Cold River Road property may finally get cleared
By SANDI SWITZER
Correspondent | March 29,2013
Albert J. Marro / Staff Photo
The house on the Frederick property off Cold River Road in Clarendon has been vanacnt for seeveral years. Plans are in the works to demolish the building. 03/28/13
CLARENDON — An unsightly Cold River Road property that has generated widespread complaints for decades is finally get cleaned up.
David Fucci and Ted Hubbard have extended an offer to the town to remove garbage and debris strewn around the Marion Frederick property, according to municipal officials.
“They volunteered to go in there and clean up the trash, take the trailer out and remove the piles by the outbuilding,” Select Board Chairman Michael Klopchin said.
The Clarendon Select Board on Monday approved the request as long as the property owner — who they said was in a nursing home — agreed with the plan. The board further agreed to spend up to $600 in tipping fees for the removal of the trailer.
According to municipal officials, Fucci and Hubbard approached the landowner and a relative with the offer and secured written permission for clean up.
Treasurer Rebecca Mandolare characterized the offer as “such a great gift to the town” and she suggested the tipping fee come from the town’s contingency fund.
Board members noted the municipality could recoup the expense at some point if the property were to be sold as a result of delinquent taxes totaling $4,376.
However, officials feared no one would bid on the property, which includes a house and outbuilding along with the trailer. They indicated it was widely believed no septic system was on site and no possibility for one to be installed making future occupancy unlikely.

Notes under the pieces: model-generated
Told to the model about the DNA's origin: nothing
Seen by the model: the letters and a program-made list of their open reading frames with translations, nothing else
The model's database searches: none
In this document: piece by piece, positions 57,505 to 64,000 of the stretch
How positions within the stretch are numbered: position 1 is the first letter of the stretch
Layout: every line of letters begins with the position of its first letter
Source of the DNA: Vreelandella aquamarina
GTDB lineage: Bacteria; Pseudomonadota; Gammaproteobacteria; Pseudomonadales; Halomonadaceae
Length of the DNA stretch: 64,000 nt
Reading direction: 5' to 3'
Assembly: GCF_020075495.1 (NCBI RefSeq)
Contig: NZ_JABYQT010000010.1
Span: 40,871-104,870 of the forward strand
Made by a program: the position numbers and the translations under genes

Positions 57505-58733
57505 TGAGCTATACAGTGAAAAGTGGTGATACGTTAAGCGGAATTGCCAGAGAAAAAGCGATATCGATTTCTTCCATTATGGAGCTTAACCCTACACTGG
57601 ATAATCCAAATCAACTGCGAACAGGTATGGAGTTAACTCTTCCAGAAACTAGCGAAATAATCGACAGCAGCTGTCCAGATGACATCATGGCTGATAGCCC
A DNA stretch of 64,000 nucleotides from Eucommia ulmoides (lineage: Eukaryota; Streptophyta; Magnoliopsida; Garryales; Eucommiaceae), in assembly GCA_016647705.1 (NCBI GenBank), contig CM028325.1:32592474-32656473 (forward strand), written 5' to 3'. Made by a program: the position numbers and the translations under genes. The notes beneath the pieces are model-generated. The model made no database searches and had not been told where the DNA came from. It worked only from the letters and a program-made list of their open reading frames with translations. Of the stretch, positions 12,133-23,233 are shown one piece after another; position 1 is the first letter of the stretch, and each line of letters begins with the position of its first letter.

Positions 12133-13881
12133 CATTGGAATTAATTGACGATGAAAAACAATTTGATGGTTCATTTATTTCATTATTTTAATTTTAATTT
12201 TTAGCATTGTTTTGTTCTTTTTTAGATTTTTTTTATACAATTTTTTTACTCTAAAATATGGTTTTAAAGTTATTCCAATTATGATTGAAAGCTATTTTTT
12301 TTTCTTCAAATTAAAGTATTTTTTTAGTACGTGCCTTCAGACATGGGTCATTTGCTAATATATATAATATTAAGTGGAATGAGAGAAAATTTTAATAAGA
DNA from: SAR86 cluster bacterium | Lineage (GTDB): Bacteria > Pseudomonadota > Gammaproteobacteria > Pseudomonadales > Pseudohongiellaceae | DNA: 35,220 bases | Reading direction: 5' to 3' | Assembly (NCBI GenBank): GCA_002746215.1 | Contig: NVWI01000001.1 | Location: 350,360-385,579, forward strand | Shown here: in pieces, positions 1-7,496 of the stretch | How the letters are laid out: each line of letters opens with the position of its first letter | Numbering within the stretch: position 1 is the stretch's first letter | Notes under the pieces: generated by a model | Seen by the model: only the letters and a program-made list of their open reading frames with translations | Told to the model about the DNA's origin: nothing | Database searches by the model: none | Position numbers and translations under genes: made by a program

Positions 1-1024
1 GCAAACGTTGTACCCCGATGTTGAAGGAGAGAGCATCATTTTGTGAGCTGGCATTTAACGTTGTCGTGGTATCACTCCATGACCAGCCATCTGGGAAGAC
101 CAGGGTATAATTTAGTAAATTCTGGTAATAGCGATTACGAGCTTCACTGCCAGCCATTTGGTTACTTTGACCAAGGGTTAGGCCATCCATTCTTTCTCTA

The owner could request a tax abatement on those grounds, according to Mandolare.
“If abated, we could move to tax sale and maybe an abutter would want it,” she said.
Once all the garbage and trailer were removed, grants could become available to cover the $30,000 cost to remove the house, according to officials. There were some concerns the structure would eventually fall into a nearby river.
Klopchin said the state would want it to be turned into “green space” such as a fishing access if funds were awarded for the project.
Municipal officials stressed the town would take matters step-by-step with the first step being the clean-up of the site. “We’re just helping them make the connections,” Mandolare said.
Klopchin noted citizens had been complaining about the property since he was first elected to the town’s Select Board in the 1990s.
“Twenty-four years on the board and this is our best offer yet in cleaning it up,” he said.